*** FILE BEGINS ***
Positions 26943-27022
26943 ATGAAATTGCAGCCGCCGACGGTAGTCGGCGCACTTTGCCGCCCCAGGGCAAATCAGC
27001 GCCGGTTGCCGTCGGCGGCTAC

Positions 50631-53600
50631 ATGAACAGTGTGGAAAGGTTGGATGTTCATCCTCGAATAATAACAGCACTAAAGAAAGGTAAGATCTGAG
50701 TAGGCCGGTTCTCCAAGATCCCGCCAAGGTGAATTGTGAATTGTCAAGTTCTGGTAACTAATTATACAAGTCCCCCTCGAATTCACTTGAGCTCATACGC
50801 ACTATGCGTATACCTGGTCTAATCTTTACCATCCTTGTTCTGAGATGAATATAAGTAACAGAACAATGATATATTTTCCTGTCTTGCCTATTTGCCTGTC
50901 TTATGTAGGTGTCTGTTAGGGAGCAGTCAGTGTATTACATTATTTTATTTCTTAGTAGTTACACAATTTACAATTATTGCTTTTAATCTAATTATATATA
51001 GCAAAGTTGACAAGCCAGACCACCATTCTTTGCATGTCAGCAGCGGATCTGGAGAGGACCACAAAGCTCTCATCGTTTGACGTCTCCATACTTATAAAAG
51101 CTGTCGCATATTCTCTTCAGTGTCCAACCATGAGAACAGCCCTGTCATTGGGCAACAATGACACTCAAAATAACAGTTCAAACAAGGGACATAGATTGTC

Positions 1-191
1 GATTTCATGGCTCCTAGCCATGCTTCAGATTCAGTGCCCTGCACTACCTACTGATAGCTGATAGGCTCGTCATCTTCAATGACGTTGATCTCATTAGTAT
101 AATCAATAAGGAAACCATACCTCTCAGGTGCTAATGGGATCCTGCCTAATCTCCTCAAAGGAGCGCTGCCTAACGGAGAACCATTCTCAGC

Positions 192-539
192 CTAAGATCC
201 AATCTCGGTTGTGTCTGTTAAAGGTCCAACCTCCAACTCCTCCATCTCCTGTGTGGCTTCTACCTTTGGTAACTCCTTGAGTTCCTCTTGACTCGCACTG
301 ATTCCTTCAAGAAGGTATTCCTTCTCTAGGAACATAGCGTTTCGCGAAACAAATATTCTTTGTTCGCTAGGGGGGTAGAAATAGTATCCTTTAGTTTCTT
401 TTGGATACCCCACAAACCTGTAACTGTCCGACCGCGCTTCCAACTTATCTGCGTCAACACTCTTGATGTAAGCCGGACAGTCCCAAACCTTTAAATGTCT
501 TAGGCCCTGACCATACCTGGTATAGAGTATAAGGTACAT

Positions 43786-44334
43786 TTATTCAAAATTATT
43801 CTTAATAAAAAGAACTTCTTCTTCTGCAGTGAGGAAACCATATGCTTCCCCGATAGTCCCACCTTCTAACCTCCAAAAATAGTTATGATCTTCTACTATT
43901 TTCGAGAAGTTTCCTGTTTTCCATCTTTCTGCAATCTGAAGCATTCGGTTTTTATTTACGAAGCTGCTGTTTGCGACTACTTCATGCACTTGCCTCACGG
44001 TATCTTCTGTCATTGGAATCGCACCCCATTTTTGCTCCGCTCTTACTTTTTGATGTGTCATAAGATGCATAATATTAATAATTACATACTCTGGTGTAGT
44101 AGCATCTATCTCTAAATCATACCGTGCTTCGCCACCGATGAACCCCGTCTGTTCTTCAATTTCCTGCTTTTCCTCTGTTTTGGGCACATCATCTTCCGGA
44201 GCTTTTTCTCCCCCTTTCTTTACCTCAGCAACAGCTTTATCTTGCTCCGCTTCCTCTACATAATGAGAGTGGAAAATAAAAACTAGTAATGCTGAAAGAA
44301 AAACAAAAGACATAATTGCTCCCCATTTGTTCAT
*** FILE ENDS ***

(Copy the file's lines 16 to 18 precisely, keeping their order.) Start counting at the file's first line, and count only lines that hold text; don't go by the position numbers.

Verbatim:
201 AATCTCGGTTGTGTCTGTTAAAGGTCCAACCTCCAACTCCTCCATCTCCTGTGTGGCTTCTACCTTTGGTAACTCCTTGAGTTCCTCTTGACTCGCACTG
301 ATTCCTTCAAGAAGGTATTCCTTCTCTAGGAACATAGCGTTTCGCGAAACAAATATTCTTTGTTCGCTAGGGGGGTAGAAATAGTATCCTTTAGTTTCTT
401 TTGGATACCCCACAAACCTGTAACTGTCCGACCGCGCTTCCAACTTATCTGCGTCAACACTCTTGATGTAAGCCGGACAGTCCCAAACCTTTAAATGTCT